Issue #78 | As Safe as Table Salt (Not) | Beautiful Data Dashboards | Japanese Fakes in Action |
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Glyphosate and table salt (oh Monsanto!)
Datasets for the American Food System
Fake Food, Japanese Style (Just for Fun)
News and Resources Roundup
Food fraud incidents, updates and emerging issues
Welcome to Issue 78 of The Rotten Apple, where I get angry and sad 😢 about the world’s most widely used agricultural chemical.
This week’s main story is about glyphosate. It’s not very nice reading for the food industry, with our reliance on “Big Agriculture”. If you are a policy-maker or senior decision-maker, I urge you to go deeper and do your own research into issues like the one I discuss. There is a lot of disinformation out there. And our lives – quite literally – depend on your ability to cut through the bullsh#$% and get to the science-backed evidence.
I love (loooove) data. To be precise, I love tools that turn data into information and knowledge so we can use it to make changes for the better. In this issue I share a set of “dashboards” for accessing and visualising data on food systems.
Our food safety news this week has some deadly outbreaks from the unusual food-borne pathogens Nipah virus and Leptospira plus some (actual!) good news about chemical residues in meat from Europe.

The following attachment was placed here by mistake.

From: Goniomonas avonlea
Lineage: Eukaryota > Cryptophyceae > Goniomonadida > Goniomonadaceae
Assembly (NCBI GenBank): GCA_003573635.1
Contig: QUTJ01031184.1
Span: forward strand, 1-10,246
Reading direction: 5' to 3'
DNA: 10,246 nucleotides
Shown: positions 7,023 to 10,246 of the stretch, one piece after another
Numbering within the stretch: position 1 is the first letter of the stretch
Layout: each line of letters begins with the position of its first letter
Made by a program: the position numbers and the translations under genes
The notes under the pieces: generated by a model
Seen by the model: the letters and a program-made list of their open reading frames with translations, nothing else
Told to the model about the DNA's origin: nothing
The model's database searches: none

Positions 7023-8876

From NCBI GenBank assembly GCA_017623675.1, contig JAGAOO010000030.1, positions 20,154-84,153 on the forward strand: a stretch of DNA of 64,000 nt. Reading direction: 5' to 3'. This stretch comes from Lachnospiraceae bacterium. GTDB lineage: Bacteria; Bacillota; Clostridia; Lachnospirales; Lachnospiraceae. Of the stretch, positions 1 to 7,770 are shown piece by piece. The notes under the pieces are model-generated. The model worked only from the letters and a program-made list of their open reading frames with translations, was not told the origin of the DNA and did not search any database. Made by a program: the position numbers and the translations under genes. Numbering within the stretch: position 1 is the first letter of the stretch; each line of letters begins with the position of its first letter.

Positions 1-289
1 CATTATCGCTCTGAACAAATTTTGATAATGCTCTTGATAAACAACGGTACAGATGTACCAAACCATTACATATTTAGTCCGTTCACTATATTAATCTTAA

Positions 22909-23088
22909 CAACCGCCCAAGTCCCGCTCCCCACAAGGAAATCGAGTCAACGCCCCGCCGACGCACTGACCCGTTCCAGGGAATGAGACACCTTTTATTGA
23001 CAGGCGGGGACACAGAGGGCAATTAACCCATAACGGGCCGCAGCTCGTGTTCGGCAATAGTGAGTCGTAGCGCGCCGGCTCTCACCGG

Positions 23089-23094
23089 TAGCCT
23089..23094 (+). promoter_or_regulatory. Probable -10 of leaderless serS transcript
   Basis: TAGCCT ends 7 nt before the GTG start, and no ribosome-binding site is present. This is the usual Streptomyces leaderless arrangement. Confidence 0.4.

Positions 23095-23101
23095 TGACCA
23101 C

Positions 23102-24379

Our just-for-fun section this week is a guessing game video; what does the white sheet become when turned into a Japanese plastic food sample?
As always, food fraud news is at the end for paying subscribers (who are awesome people!), including an early warning about beef supply chains.
If you like this newsletter, share it with your networks, and enjoy this week’s issue.
P.S. Reminder: our first live event is on 16th/17th March. It’s an informal online meet-up, a chance to meet other food professionals from around the globe. Come say hi! Click the link to learn more.
Cover image courtesy of The New York Public Library via Unsplash
Is Glyphosate Safe (Oh My, Monsanto!)
I remember spraying Roundup on my friend’s farm as a teenager in 1985. We sprayed it from tanks worn as backpacks, from long metal wands with plastic trigger handles. We sprayed it in sheep paddocks and cow pastures, along fence lines, building perimeters and road verges to kill weeds. We sprayed it around like water.
We thought it was safe. Everyone did. Advertisements claimed that Roundup, a herbicide with the active ingredient glyphosate, was safer than table salt. My friend’s parents, and all their neighbours, bought it by the tanker load. They would have been surprised to learn that just one year before, in 1984, scientists at the US EPA had flagged glyphosate’s ability to cause cancer.
Glyphosate is Big Business
Glyphosate is the most widely used agricultural chemical in the world. Almost every GMO crop has been genetically engineered to be resistant to glyphosate. These are known as ‘Roundup Ready’ crops, Roundup being the brand name of Monsanto’s glyphosate herbicide. Glyphosate use in US agriculture increased by 3,153% from 1990 to 2014, (yes, three thousand percent) across all major crops including soybeans, corn, wheat, upland cotton, sorghum, sugar beets, canola, oranges, barley and alfalfa.